Creative Ways Siblings Can Deal With Estate Planning During COVID-19
According to Johns Hopkins University, as of October 2, 2020, more than 7 million Americans have been infected with COVID-19, and at least 209,000 have died as a result of their infections. The COVID-19 pandemic shows no signs of stopping, which means that alternative ways of conducting business and other legal matters will have to continue. If you and one or more of your siblings are dealing with an estate or a disputed will, estate planning litigation lawyers are offering some alternate ways to work through the difficulties.
Collaborate Through Technology
If you or your siblings are at high risk for COVID-19 infection or complications, it’s not a good idea to spend time discussing estate issues and will disputes in person. Instead, plan to discuss issues and collaborate online, by phone, or through video conference. Most attorneys aren’t offering extended in-person discussions, but you can still discuss estate and will disputes virtually. A document can be drafted and reviewed by email. Calls and video calls allow you to discuss issues in real time. Finalized documents can be sent with a tracked delivery service.
Use Your Time Wisely
While events are canceled and there aren’t as many opportunities for travel and recreation, use this time to get your issues sorted. Address any estate or will issues that are on your mind. You may even want to use this experience to plan your own estate in a way that will avoid the issues that you and your siblings are dealing with now.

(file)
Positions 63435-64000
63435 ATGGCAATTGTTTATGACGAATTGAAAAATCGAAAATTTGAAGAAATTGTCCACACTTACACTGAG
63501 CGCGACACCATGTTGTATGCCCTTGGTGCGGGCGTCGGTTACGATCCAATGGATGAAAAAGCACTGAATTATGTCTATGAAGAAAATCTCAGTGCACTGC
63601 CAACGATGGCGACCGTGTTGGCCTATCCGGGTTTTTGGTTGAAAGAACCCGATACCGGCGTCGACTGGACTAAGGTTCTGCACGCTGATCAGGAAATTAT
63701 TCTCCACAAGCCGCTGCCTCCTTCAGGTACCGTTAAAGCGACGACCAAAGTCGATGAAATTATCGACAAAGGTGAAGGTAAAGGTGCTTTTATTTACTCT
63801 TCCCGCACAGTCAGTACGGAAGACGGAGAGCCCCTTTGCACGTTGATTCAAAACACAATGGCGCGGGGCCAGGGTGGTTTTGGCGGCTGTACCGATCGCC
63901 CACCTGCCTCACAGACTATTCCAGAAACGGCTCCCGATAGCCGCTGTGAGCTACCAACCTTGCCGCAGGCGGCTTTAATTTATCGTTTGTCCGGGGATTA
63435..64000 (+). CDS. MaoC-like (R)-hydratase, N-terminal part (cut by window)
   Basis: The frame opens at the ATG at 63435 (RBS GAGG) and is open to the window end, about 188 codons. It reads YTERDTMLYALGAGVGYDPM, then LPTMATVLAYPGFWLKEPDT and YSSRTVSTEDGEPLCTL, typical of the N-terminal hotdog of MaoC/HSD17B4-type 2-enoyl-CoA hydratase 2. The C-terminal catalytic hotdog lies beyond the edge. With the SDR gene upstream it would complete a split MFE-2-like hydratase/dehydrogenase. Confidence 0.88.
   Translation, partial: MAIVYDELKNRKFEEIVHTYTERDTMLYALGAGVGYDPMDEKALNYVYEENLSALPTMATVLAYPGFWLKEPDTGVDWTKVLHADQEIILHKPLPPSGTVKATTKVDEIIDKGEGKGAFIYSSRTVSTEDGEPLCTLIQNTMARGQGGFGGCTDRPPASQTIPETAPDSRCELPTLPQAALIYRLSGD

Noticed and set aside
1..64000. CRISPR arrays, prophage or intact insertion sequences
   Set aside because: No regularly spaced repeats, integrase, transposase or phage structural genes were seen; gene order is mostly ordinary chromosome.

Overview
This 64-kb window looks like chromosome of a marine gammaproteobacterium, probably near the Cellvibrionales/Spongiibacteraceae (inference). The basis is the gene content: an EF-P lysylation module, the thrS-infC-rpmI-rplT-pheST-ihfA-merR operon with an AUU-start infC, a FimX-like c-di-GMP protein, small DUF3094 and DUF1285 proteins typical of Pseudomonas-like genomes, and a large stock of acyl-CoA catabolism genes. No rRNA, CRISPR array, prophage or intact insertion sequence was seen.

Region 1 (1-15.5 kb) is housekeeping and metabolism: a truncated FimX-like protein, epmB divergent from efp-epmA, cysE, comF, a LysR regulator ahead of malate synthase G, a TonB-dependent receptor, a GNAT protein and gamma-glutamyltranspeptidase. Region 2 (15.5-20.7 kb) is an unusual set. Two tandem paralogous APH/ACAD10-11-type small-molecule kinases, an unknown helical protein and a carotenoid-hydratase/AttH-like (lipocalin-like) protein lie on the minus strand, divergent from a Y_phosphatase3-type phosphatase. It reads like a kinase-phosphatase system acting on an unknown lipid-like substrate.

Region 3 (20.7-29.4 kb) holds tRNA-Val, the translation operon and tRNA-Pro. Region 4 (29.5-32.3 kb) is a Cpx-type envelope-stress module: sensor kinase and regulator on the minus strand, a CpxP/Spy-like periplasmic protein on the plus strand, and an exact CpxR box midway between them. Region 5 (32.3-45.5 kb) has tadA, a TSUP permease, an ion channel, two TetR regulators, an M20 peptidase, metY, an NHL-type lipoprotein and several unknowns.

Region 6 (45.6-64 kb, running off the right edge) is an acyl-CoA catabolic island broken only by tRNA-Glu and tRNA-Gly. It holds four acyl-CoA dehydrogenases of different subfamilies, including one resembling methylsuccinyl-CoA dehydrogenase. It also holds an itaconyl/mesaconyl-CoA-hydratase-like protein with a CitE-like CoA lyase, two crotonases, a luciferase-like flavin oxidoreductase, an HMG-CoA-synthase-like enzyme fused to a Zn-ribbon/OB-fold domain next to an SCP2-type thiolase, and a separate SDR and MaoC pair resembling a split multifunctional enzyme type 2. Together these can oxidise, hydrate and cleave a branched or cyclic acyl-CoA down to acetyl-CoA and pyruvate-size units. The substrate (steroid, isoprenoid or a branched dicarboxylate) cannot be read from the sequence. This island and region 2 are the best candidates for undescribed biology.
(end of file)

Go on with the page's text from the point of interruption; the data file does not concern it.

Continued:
What New Jersey Laws Say About Will and Estate Document Signing
In New Jersey law, wills and advance directives for health care are only valid if executed in the presence of two witnesses. However, the courts have made some arrangements for dealing with these issues during the COVID-19 pandemic. These are options if a person is too sick to handle the estate planning or will dispute settlement through the traditional in-person methods.
New Jersey judges may allow a holographic will for settling disputes among heirs. This process requires that the testator’s material terms and signature be in their own handwriting. This allows the New Jersey Superior Court to admit the documentation into probate. Anyone with an interest in the will, including people who aren’t siblings, will be given a chance to review and contest it.
Writing Intended as a Will
If you and your siblings are dealing with a document that your parent intended as a will, you may have to discuss this and consider if it’s what your parent truly wanted. If there is no other will, the court may accept it as your parent’s will. Judges are allowing this with an increased frequency during the COVID-19 pandemic.
Work With a Mediator
Siblings may be able to work together with a mediator online or in a Zoom or Skype call in order to sort through disputes. You may choose to do this if the court is in the process of reviewing a document intended as a will. Mediators can help you with disputes related to who gets a personal item of your parent’s or how to divide a set of something among all of you.
How to Sign Off on Final Documents
Once you and your siblings come to an agreement, there are many options for signing the final document. You might go to the attorney’s office with a mask and gloves and sign the will. However, this is unlikely. A drive-up will signing is another option. You wouldn’t have to enter the law office. Keep in mind that the attorney may not have to be present when you and your siblings sign the document. Your neighbor or boss could be your witness. Some notary requirements are being waived, and those waivers may continue until a vaccine is available for COVID-19 or until the public health situation improves.
To learn more about dealing with will disputes with your siblings, call our estate planning litigation lawyer in Hackensack, NJ, today at (201) 996-1200, or complete our online contact form.